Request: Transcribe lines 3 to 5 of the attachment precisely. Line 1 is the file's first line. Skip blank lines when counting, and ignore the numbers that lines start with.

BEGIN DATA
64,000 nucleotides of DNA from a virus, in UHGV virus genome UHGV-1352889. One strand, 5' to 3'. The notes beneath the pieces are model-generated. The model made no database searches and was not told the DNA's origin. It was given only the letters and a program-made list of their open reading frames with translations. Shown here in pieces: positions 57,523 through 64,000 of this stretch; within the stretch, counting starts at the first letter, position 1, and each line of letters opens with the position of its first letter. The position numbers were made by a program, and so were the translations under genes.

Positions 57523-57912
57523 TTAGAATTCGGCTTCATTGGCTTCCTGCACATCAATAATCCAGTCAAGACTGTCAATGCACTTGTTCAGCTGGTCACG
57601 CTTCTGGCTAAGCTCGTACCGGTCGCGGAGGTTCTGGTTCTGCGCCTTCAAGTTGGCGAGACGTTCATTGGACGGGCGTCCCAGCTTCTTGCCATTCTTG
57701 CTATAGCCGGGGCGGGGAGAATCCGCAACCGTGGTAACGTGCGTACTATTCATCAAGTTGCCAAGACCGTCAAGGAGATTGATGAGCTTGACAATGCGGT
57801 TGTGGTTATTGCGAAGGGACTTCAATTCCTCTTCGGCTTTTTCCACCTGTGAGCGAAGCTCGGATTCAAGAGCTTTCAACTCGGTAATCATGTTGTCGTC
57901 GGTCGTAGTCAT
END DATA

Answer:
57523 TTAGAATTCGGCTTCATTGGCTTCCTGCACATCAATAATCCAGTCAAGACTGTCAATGCACTTGTTCAGCTGGTCACG
57601 CTTCTGGCTAAGCTCGTACCGGTCGCGGAGGTTCTGGTTCTGCGCCTTCAAGTTGGCGAGACGTTCATTGGACGGGCGTCCCAGCTTCTTGCCATTCTTG
57701 CTATAGCCGGGGCGGGGAGAATCCGCAACCGTGGTAACGTGCGTACTATTCATCAAGTTGCCAAGACCGTCAAGGAGATTGATGAGCTTGACAATGCGGT